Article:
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An excerpt from Unforgotten Voices from Heart Mountain: As American As Apple Pie—Yellowstone - Part 2


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We boy scouts went camping at the river and had a lot of good times. But there was one time I will never forget...we saw a patch of watermelons.  One boy had a pocketknife, so we plugged melons trying to find some ripe ones.  The next day, there was a bulletin put out by the camp newspaper reporting the incident and were we scared. 

We had damaged food for our own use. I was really sorry, especially after this notice came out.     

Bacon Sakatani interview with JFOs 11/03/04

Heart Mountain Sentinel Supplement Series 233 (September 14, 1944), Article title: "Watermelon Crop Destroyed by Vandals." (Courtesy of the Library of Congress, Densho Digital Repository)


The first group of Scouts went off to Yellowstone on July 8th. There were 100 Scouts from troops 313, 341, and 345. The following Saturday the second group left. Troops 379, 342, 323 and Toru’s troop—333.

On “Y Day” 1944, we climbed aboard the back of a truck with our sleeping bags and a few personal items. I think there were about 30 of us crammed in two trucks. We stood up for the whole trip for three hours, but that was no problem.

“We were on these big trucks with all our gear, headed for Yellowstone and we have to go through the city of Cody. And boy, you should have heard some of the racial slurs and obscenities as we drove through Cody.” —Buddy Takata interview with JFO 11/07/04 

Our good cheer got a temporary jolt as we rode through the town of Cody where we heard nasty catcalls from the sidewalk— people shouting racial slurs and obscenities.

But, the days that followed were full of happy and exciting moments.

Nob Shimokochi  

Our camp was in a CCC (Civilian Conservation Corps) cabin along the Nez Perce Creek. I remember the triangular insects—they were swift and nimble. They’d land on your skin, take a painful bite and fly away before you could react— “deer flies!” There were mosquitoes, too...millions of them. We slept under netting to keep from getting devoured. We still had so many welts, our skin had the texture of a giant football.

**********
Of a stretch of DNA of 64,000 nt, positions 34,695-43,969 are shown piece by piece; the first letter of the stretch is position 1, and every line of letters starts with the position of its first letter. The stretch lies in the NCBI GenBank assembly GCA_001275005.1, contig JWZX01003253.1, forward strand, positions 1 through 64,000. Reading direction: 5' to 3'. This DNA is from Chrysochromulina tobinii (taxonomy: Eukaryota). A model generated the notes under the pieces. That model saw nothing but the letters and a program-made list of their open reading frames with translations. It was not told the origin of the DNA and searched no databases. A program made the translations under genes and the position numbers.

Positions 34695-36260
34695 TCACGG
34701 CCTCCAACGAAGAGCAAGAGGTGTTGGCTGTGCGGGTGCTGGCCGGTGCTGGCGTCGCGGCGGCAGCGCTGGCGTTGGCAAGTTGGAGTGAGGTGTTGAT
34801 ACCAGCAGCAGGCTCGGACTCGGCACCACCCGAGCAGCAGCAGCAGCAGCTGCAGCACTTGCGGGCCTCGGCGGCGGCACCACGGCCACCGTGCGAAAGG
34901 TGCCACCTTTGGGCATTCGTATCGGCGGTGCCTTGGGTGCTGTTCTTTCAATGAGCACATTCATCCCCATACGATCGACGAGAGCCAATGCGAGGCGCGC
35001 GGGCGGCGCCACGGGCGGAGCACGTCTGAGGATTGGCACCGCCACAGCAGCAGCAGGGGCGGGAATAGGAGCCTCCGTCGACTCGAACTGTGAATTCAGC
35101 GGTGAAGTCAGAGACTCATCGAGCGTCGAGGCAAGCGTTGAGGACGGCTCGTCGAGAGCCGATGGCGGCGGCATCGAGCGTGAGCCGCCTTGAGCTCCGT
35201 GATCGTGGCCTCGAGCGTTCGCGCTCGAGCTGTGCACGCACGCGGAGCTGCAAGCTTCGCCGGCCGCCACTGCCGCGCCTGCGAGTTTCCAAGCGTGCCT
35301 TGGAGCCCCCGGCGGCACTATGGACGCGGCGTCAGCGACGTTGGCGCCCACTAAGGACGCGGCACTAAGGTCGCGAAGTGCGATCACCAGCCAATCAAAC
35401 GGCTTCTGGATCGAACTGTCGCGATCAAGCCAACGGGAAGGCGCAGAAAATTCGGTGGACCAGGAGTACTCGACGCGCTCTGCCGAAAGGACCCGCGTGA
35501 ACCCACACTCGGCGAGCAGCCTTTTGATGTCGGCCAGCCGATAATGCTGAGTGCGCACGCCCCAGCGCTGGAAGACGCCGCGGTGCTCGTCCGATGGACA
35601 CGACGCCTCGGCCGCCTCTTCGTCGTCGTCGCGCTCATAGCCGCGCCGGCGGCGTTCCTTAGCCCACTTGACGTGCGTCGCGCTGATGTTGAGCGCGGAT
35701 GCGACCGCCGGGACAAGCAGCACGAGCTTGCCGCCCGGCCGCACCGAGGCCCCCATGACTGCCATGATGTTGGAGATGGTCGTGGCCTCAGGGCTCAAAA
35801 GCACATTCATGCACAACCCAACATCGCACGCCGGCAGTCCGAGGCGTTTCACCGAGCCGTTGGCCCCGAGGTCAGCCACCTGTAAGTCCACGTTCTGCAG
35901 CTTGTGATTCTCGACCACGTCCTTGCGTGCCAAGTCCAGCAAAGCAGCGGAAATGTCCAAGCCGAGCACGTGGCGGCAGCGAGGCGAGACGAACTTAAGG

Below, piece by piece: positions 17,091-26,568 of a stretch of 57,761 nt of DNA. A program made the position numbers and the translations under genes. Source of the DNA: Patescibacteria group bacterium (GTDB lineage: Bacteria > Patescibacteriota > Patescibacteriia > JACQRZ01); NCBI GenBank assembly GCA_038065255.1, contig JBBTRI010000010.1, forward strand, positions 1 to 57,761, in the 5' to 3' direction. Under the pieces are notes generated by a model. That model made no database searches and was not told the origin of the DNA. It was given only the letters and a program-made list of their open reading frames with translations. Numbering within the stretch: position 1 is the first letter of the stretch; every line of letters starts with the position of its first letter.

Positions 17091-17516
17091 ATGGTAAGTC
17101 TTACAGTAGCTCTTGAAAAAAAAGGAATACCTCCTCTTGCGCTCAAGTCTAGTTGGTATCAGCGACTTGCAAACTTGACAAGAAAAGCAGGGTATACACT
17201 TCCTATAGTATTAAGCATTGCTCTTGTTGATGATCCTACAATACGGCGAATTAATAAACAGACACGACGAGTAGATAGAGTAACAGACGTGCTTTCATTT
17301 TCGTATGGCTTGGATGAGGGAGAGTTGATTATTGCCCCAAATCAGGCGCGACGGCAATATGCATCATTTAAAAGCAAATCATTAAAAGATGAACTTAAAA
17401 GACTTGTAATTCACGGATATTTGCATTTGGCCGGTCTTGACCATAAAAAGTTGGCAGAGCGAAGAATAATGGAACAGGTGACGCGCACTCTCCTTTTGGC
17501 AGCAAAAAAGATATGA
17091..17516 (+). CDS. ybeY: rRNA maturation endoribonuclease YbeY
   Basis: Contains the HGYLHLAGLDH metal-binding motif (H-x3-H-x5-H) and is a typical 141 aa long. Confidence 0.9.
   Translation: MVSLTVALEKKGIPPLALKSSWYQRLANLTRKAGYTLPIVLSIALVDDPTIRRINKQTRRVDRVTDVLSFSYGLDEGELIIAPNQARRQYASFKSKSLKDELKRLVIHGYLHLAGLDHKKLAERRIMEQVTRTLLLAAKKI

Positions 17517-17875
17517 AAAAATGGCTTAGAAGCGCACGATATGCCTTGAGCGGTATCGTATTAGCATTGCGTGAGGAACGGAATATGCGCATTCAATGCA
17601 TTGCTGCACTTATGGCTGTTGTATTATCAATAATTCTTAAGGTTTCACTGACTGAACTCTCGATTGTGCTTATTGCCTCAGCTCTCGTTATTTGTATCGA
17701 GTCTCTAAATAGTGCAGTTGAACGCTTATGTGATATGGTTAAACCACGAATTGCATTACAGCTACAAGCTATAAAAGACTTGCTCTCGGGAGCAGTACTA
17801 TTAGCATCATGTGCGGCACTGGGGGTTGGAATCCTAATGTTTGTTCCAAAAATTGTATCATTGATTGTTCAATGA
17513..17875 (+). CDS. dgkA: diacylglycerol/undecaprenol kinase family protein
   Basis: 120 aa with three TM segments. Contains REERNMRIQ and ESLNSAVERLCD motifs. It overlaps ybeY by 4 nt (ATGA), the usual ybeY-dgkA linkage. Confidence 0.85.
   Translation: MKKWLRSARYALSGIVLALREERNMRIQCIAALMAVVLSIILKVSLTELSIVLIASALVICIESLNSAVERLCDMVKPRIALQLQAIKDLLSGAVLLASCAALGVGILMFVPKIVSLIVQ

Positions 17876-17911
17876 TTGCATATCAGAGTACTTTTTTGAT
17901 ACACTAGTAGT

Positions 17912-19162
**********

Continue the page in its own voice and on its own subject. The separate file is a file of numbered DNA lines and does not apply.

Old Faithful, Upper Falls, Lower Falls, Paint Pot, and Morning Glory and all the rest fascinated me. Nowhere else in the world is there an array of geological marvels such as these. There were bears, buffalo, moose, elk and all the other animals that I had never seen before. It may sound unbelievable now, but the Park was deserted. There just weren’t very many people visiting during WWII. This trip was far beyond anything that I could have imagined...definitely the biggest event in my life for a long time. I'll always treasure it. I know others share the same feelings! In fact, the trip was such a success that a lot of boys and girls wanted to sign up for Scouts in hope of getting to go to Yellowstone the next year. But there was not to be another trip to Yellowstone.

Nobuyuki Shimokochi phone interview and emails with JFO  11/12/04

Their camp was in a Civilian Conservation Corps cabin along the Nez Perce Creek.  


Sutter Kajita. (George and Frank C. Hirahara Collection, Washington State University)

We all knew Yellowstone was famous for bears. At night we heard them scratching and clawing, trying to get into the compartment where food was stored.

But then, one afternoon we didn’t just hear them...while we were napping, the warning siren came on and we ran outside while to our amazement a black bear strolled into our barrack! We got out of there. But then we realized Sab, our Scoutmaster, was not with us.

Apparently, he did not hear the sirens and was alone in the barrack with the bear.

Then we all burst out laughing when we saw Sab running out of the barracks in his long johns, clutching his boots, and screaming!     

Sutter Kajita phone interview with JFO 3/14/05


Junzo “Jake” Ohara, with his bugle far right, his sister Rei, a pom-pom cheerleader with the Girl Scouts Drill Team and their brother, Tosh. All three were active in scouts. (Courtesy of Bacon Sakatani)

I was proud to be the designated bugler for Troop 379, so every night, when it was time for lights out, it was my job to play Taps. One night, standing alone under the stars I realized how lucky I was to be in this splendid place. My father was still being held in a federal prison with so many of the Issei. I wondered if he could see the same stars in Montana and when or if he would ever come back to us. I had just begun playing, “Day is done…gone the sun” when I realized something large and dark was crawling out from under the barracks. It was a bear! Horrified, I made a dash for the barracks. There were no more Taps that night!